What’s Got My Hackles Up?
Over the past few months I’ve mentioned Excel in certain situations and it’s been met with contempt and borderline hostility.
This started with a conference call that was marketed as: “You aren’t still using Excel, are you?”
Most of the hostility comes from smug developers who are deep into coding, web-based applications, relational databases, and managing really large projects (many millions of records). Just mention Excel and here come the smarmy expressions and vehement insistence that Excel is the wrong way to go.
Why the contempt for Excel?
When it’s used as more than a spreadsheet, things can get complicated.
- Excel has weaknesses in regards to collaboration—unless you are (or have access to) an Excel developer.
- Excel isn’t a relational database. People do use Excel that way, but it’s admittedly clumsy—unless you get an Excel developer involved to have Excel be the front end of an actual database.
- Controlling user input can be challenging in Excel, and is a separate layer of work when creating tools in Excel.
- Emailing Excel documents back & forth creates version control issues.
- Building a Project Management tool in Excel? Why? There are far more powerful, existing Project Management Tools.
- Building a CMS in Excel? Why? There are plenty of web-based ones that already exist.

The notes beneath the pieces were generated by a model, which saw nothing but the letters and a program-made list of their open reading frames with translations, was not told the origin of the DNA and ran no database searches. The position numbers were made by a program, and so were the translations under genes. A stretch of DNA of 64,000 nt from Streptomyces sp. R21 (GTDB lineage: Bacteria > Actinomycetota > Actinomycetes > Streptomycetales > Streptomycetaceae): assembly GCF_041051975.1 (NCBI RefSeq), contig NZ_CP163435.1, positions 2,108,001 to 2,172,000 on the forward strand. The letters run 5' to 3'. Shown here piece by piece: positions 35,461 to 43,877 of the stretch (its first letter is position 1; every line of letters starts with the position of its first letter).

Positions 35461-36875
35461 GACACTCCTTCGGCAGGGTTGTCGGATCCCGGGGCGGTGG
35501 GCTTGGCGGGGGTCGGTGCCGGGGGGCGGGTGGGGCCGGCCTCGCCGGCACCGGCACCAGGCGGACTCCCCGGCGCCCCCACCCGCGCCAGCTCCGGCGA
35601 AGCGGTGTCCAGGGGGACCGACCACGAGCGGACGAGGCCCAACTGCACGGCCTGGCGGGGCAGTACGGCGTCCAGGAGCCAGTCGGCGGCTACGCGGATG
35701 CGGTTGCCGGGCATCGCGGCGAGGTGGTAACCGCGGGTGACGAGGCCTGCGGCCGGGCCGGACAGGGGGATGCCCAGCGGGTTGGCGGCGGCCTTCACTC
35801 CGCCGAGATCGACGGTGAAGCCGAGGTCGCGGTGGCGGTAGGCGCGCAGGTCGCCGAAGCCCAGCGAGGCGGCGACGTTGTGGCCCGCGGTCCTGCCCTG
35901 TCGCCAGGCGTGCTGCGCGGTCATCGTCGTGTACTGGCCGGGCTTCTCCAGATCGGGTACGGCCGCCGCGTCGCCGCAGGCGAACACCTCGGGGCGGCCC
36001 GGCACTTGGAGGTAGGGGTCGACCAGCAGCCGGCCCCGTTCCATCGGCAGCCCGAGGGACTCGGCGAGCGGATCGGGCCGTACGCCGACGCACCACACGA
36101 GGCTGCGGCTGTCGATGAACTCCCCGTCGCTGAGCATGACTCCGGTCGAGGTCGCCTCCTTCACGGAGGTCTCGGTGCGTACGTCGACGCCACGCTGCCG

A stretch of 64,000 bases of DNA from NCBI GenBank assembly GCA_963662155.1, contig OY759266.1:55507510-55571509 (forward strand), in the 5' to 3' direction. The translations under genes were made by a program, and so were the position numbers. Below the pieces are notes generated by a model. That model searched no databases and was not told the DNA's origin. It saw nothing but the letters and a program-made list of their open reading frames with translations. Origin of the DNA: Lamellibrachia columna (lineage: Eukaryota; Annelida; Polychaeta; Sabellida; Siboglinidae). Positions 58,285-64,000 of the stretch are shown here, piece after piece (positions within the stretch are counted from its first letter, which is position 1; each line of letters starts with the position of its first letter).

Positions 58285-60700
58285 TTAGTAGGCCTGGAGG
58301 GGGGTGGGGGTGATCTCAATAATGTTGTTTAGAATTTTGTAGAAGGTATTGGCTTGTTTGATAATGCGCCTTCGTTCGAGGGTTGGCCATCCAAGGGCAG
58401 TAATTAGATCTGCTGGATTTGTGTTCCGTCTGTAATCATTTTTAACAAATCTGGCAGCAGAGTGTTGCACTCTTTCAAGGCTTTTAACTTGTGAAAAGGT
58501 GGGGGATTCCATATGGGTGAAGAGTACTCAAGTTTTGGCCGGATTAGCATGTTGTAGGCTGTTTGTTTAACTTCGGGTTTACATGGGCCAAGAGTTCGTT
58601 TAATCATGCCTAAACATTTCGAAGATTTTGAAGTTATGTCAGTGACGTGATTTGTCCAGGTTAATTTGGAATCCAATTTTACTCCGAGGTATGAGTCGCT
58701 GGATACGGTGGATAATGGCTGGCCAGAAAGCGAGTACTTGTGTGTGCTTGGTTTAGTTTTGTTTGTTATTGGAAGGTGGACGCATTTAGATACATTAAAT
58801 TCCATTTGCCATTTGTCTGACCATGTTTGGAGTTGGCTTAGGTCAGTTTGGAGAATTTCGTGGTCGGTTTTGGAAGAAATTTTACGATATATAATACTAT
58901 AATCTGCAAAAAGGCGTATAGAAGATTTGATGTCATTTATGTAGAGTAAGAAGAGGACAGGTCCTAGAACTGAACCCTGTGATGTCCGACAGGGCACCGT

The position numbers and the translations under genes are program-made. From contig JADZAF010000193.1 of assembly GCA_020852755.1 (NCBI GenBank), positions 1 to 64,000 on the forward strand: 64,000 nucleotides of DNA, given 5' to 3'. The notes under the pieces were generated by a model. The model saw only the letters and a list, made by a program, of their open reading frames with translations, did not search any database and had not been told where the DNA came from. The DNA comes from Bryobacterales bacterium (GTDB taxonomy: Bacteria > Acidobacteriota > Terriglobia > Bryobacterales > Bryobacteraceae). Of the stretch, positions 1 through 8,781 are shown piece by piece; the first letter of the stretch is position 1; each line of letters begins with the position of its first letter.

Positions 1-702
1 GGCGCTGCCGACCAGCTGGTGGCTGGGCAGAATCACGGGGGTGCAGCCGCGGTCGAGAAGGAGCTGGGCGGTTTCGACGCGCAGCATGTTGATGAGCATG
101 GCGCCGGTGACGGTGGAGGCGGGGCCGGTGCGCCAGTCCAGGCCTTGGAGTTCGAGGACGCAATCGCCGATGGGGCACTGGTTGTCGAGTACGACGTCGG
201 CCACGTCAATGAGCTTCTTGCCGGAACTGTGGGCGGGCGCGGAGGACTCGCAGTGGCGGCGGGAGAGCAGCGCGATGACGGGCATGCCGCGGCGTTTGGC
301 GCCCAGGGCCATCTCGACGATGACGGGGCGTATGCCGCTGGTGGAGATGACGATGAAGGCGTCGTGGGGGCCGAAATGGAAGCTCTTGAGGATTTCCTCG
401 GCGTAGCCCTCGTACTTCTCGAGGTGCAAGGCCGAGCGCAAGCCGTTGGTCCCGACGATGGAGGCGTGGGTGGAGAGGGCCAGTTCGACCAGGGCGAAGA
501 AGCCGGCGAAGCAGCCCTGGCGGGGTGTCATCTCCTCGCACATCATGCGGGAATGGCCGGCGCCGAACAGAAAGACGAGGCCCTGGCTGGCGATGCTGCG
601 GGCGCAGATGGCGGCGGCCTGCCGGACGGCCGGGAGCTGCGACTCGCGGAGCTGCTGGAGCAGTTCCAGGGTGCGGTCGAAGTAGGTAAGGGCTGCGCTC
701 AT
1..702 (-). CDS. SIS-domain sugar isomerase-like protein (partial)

- Building a web-scraper in Excel? GEEZ! Don’t re-create the wheel. Web-scrapers already exist.
- Scrubbing data in Excel? Why? There are SSIS, DQS, Natural Expressions, and other more powerful tools for data scrubbing.
I get it. Excel has lots of limitations.
No argument there. I’ve taken a PHP/MySQL course so that I can offer my clients Excel Alternatives that are web-based and more robust. But as I go deeper into the web-based communities, the more hostile the reaction to Excel, and very little acknowledgement that Excel does have its place.
It’s like going to the local hardware shop to buy a hammer and the salesperson is going to force a pneumatic nailer on you. They’re going to save your dirty soul in spite of yourself.
You want to scream, “I’ve got 5 nails at home, and don’t see much use for a hammer in the future beyond those 5 nails. I don’t need to spend 4x as much and have a fancy pneumatic nailer in my closet waiting until whenever.